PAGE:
• Using Intrusion Detection Software (continued) • Security Dashboard: – Provides comprehensive display on a single computer screen of: • All the vital data related to an organization’s security defenses, including threats, exposures, policy compliance, and incident alerts Principles of Information Systems, Tenth Edition 38
    • Principles of Information Systems, Tenth Edition 39
    • Using Intrusion Detection Software (continued) • Using managed security service providers (MSSPs): – Many are outsourcing their network security operations to: • Managed security service providers (MSSPs) such as Counterpane, Guardent, IBM, Riptech, and Symantec • Guarding against theft of equipment and data: – Organizations need to take strong measures to guard against the theft of computer hardware and the data stored on it Principles of Information Systems, Tenth Edition 40
    • Crime Prevention for Individuals and Employees • Identity theft: – To protect yourself, regularly check credit reports with major credit bureaus • Malware attacks: – Antivirus programs run in the background to protect your computer – Many e-mail services and ISP providers offer free antivirus protection Principles of Information Systems, Tenth Edition 41
    • Crime Prevention for Individuals and Employees (continued) • Computer scams: – Tips to help you avoid becoming a victim: • Don’t agree to anything in a high-pressure meeting or seminar • Don’t judge a company based on appearances • Avoid any plan that pays commissions simply for recruiting additional distributors • Beware of shills • Beware of a company’s claim that it can set you up in a profitable home-based business Principles of Information Systems, Tenth Edition 42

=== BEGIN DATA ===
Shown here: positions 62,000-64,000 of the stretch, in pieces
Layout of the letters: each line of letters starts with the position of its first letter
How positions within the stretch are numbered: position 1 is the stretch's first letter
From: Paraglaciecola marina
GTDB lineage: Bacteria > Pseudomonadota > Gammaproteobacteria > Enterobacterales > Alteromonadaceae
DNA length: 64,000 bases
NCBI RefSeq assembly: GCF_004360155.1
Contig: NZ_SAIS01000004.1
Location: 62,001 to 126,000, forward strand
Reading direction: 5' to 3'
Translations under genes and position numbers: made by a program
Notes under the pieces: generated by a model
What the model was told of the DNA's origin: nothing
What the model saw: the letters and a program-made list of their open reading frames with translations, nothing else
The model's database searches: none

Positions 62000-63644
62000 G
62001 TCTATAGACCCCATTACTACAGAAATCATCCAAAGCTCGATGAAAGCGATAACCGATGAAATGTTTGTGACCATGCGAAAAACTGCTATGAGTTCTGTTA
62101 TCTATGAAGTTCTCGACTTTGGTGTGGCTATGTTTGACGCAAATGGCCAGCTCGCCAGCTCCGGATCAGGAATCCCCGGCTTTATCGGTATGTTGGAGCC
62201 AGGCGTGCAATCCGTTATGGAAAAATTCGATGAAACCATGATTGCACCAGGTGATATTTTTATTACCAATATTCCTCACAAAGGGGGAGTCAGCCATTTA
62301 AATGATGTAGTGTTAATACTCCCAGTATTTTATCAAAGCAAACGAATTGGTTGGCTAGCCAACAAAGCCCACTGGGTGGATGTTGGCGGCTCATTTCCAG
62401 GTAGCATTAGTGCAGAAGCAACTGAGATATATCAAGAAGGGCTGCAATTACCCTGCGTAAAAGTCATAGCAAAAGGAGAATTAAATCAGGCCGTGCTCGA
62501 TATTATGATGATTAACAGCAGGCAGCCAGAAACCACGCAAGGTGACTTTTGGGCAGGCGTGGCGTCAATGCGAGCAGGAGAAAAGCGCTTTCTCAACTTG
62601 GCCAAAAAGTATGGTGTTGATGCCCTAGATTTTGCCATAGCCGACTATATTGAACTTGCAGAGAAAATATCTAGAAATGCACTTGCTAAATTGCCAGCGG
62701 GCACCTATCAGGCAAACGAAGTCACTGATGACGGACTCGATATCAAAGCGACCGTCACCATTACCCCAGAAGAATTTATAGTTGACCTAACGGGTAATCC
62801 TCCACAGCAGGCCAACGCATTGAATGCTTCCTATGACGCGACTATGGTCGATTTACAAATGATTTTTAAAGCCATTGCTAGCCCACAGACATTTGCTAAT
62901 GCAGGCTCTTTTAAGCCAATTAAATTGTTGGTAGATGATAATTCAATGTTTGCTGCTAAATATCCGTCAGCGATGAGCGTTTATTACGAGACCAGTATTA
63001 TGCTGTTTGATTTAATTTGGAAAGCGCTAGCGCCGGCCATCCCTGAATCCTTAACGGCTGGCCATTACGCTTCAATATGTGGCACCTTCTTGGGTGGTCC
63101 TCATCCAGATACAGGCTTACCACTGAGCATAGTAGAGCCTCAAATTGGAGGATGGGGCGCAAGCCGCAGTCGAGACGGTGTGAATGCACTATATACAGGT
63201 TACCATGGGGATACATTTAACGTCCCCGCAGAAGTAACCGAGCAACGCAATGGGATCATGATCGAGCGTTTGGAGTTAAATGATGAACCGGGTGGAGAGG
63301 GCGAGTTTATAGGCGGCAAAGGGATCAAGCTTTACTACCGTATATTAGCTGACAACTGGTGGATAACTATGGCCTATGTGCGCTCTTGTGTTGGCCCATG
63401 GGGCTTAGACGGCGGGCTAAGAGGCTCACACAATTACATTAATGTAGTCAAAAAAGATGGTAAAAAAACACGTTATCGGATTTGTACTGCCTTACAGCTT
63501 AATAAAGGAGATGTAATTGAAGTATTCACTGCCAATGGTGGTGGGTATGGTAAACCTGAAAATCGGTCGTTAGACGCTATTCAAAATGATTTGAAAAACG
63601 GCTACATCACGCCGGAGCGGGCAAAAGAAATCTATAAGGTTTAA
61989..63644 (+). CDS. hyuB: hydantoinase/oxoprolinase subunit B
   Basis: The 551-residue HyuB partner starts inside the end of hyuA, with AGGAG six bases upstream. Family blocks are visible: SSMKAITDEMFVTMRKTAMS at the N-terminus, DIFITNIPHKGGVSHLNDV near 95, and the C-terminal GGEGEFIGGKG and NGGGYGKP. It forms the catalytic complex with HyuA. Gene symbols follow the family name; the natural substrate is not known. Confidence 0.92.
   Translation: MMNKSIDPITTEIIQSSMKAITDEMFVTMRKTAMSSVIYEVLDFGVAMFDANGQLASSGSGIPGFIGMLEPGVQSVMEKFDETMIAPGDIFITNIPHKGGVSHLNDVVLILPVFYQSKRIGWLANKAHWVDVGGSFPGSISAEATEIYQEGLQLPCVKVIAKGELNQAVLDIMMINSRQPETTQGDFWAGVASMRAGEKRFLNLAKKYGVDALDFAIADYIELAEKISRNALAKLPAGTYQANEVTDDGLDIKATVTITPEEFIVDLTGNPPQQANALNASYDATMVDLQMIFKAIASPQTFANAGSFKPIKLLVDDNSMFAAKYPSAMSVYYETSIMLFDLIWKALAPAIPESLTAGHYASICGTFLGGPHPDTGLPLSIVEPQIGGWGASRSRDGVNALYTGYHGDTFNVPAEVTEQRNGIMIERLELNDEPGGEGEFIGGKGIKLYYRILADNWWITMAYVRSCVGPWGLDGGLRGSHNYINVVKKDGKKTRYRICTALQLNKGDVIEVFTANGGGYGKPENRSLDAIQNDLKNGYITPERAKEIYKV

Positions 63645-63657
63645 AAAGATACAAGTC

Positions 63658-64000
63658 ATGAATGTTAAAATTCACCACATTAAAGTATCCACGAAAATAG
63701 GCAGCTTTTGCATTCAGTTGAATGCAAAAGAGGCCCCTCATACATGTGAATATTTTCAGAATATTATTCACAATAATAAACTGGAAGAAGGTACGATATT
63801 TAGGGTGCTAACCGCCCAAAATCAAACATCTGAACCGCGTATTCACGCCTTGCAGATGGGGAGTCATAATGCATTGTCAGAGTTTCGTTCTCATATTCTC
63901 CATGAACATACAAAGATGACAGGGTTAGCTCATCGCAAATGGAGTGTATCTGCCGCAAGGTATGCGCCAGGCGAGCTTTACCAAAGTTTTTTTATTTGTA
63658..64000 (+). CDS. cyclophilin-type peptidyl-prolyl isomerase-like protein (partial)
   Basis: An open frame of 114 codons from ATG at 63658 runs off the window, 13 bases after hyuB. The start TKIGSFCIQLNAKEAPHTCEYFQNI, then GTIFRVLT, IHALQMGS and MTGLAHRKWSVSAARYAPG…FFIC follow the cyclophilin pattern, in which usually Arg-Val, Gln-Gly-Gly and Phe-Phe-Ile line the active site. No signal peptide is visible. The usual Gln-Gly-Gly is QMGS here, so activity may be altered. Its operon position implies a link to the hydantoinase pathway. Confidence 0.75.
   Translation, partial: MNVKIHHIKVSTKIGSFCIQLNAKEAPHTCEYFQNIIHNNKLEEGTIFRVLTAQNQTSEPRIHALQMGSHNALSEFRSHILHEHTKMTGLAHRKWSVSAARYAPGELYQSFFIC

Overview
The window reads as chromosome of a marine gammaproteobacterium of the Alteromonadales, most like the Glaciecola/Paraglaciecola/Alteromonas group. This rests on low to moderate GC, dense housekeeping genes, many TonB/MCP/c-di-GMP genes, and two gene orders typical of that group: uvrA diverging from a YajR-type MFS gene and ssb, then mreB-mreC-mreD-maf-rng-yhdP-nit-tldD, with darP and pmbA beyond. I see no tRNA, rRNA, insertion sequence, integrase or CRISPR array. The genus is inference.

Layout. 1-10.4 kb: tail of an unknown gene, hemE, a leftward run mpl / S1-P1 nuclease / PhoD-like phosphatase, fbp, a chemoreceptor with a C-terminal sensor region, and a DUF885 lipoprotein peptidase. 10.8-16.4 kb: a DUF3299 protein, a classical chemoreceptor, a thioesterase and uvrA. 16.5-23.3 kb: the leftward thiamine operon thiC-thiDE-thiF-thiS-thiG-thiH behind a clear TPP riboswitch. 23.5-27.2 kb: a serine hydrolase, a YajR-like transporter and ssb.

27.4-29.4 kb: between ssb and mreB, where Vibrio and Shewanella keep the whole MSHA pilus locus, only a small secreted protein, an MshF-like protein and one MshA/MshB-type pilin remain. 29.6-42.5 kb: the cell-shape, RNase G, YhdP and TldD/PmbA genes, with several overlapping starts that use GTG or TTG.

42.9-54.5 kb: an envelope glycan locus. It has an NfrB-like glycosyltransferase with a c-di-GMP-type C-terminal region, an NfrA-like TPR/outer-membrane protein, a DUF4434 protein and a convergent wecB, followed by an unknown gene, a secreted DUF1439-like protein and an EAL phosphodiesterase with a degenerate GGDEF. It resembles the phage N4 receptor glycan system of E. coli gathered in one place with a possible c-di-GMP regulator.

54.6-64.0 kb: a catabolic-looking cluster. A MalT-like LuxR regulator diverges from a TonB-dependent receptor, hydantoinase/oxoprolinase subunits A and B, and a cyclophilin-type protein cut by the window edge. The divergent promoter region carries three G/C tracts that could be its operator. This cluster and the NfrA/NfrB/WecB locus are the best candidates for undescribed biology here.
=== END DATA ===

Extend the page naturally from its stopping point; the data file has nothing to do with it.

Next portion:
• Privacy Issues • Issue of privacy: – Deals with the right to be left alone or to be withdrawn from public view • Data is constantly being collected and stored on each of us Principles of Information Systems, Tenth Edition 43
    • Privacy and the Federal Government • The federal government: – Has implemented a number of laws addressing personal privacy • European Union: – Has data-protection directive that requires firms transporting data across national boundaries to have certain privacy procedures in place Principles of Information Systems, Tenth Edition 44
    • E-Mail Privacy • Federal law: – Permits employers to monitor e-mail sent and received by employees • E-mail messages that have been erased from hard disks can be retrieved and used in lawsuits • Use of e-mail among public officials might violate “open meeting” laws Principles of Information Systems, Tenth Edition 45
    • Instant Messaging Privacy • To protect your privacy and your employer’s property: – Do not send personal or private IMs at work – Choose a nonrevealing, nongender-specific, unprovocative IM screen name – Do not open files or click links in messages from people you do not know – Never send sensitive personal data such as credit card numbers via IM Principles of Information Systems, Tenth Edition 46
    • Privacy and Personal Sensing Devices • RFID tags: – Microchips with antenna – Embedded in many of the products we buy: • Medicine containers, clothing, computer printers, car keys, library books, tires – Generate radio transmissions that, if appropriate measures are not taken, can lead to potential privacy concerns Principles of Information Systems, Tenth Edition 47
    • Privacy and the Internet • Huge potential for privacy invasion on the Internet: – E-mail messages – Visiting a Web site – Buying products over the Internet • Platform for Privacy Preferences (P3P): – Screening technology • Social network services: – Parents should discuss potential dangers, check their children’s profiles, and monitor their activities Principles of Information Systems, Tenth Edition 48
    • Internet Libel Concerns • Libel: – Publishing an intentionally false written statement that is damaging to a person’s or organization’s reputation • Individuals: – Can post information to the Internet using anonymous e-mail accounts or screen names – Must be careful what they post on the Internet to avoid libel charges Principles of Information Systems, Tenth Edition 49